US

Trump Media’s accountant is charged with “massive fraud” by the SEC


BF Borgers, the independent accounting firm for Trump Media & Technology Group, is facing allegations of “massive fraud” from the Securities and Exchange Commission, which on Friday claimed the auditor ran a “sham audit mill” that put investors at risk. 

The SEC said Borgers has been shut down, noting that the company agreed to a permanent suspension from appearing and practicing before the agency as accountants. The suspension is effective immediately. Additionally, BF Borgers agreed to pay a $12 million civil penalty, while owner Benjamin Borgers will pay a $2 million civil penalty.

Neither the SEC statement nor its complaint mentioned Trump Media & Technology Group. Borgers didn’t respond to a request for comment.

In an email, Trump Media said it “looks forward to working with new auditing partners in accordance with today’s SEC order.”

The SEC charged Borgers with “deliberate and systemic failures” in complying with accounting standards in 1,500 SEC filings from January 2021 through June 2023, a period during which Borgers had about 350 clients. Trump Media’s March debut as a public company came after that time period, but the social media company said in its 2023 annual report that it had worked with Borgers prior to going public on the Nasdaq stock exchange.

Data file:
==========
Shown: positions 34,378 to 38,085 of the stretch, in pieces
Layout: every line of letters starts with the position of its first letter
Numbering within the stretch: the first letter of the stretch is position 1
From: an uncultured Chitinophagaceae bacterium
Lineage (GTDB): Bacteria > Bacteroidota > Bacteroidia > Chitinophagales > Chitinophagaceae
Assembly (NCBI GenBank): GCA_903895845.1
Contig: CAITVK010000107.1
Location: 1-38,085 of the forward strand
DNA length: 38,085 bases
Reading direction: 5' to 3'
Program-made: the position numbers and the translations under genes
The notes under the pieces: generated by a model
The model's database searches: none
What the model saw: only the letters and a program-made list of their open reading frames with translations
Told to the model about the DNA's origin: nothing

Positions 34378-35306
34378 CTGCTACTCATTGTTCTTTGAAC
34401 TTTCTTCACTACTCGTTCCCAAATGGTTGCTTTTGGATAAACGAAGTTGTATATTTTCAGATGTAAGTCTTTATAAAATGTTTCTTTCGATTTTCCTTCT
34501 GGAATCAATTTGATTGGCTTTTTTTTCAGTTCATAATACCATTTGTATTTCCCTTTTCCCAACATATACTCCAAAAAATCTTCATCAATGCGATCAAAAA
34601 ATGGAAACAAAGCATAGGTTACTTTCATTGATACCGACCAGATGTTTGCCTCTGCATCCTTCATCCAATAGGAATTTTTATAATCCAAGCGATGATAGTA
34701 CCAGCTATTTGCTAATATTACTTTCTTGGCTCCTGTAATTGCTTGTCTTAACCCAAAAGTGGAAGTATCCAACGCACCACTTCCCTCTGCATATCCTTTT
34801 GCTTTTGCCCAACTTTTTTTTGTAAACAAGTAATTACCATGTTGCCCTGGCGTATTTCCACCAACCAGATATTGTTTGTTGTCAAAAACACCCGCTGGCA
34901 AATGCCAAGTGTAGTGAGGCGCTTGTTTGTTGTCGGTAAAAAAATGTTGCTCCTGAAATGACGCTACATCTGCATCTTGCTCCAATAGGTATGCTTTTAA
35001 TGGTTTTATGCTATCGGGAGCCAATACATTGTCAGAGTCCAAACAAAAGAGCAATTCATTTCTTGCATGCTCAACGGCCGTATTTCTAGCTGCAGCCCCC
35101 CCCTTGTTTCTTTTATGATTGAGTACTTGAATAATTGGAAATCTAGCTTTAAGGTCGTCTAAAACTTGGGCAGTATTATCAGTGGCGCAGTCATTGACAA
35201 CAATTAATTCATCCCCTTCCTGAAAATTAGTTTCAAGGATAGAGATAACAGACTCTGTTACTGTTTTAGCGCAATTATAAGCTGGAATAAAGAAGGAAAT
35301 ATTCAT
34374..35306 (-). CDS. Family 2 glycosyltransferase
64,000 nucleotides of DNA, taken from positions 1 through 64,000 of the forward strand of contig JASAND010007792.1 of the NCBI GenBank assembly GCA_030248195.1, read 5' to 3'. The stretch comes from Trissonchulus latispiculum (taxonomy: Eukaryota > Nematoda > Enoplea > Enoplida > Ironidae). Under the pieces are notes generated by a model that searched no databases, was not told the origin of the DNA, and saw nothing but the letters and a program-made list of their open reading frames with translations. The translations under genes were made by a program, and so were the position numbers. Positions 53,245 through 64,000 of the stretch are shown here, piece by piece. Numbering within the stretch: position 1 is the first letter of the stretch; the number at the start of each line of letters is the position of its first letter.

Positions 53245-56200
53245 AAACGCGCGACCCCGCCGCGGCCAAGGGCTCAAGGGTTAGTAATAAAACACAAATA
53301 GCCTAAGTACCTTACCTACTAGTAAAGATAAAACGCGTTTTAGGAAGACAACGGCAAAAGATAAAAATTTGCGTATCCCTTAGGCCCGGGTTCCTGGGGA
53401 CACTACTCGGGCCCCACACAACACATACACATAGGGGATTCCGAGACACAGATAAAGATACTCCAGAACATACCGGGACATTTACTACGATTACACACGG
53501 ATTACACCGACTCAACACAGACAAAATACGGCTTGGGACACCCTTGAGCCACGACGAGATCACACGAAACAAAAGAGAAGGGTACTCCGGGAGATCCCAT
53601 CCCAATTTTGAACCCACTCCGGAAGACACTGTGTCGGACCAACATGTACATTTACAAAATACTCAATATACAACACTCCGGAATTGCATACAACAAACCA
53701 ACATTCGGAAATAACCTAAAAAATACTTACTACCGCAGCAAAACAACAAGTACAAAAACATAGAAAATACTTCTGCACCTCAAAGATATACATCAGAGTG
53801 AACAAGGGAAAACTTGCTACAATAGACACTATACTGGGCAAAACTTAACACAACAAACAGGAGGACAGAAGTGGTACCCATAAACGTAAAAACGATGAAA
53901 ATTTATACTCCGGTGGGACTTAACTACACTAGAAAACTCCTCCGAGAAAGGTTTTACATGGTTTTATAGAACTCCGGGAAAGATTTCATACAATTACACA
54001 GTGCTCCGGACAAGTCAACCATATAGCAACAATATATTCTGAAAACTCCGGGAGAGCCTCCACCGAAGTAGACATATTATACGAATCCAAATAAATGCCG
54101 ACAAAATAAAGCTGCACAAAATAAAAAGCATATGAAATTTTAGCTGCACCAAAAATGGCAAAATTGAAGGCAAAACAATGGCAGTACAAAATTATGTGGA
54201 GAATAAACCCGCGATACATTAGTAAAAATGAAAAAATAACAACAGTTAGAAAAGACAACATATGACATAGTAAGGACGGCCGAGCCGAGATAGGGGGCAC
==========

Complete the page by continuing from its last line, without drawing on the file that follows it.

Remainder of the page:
In its report, the company added that an audit committee on March 28 approved Borgers to audit its 2023 and 2022 financial statements.

Among the issues cited by the SEC is that Borgers failed to comply with Public Company Accounting Oversight Board (PCAOB) standards in its audits, even though the regulatory agency requires that public companies’ financial statements meet those standards. Borgers also allegedly falsely told clients that its work would comply with those standards. 

The agency claims that at least 75% of the filings that incorporated Borgers’ audits and reviews failed to meet PCAOB standards. 

“Ben Borgers and his audit firm, BF Borgers, were responsible for one of the largest wholesale failures by gatekeepers in our financial markets,” Gurbir S. Grewal, director of the SEC’s Division of Enforcement, said in the statement. 

He added, “As a result of their fraudulent conduct, they not only put investors and markets at risk by causing public companies to incorporate noncompliant audits and reviews into more than 1,500 filings with the Commission, but also undermined trust and confidence in our markets.”



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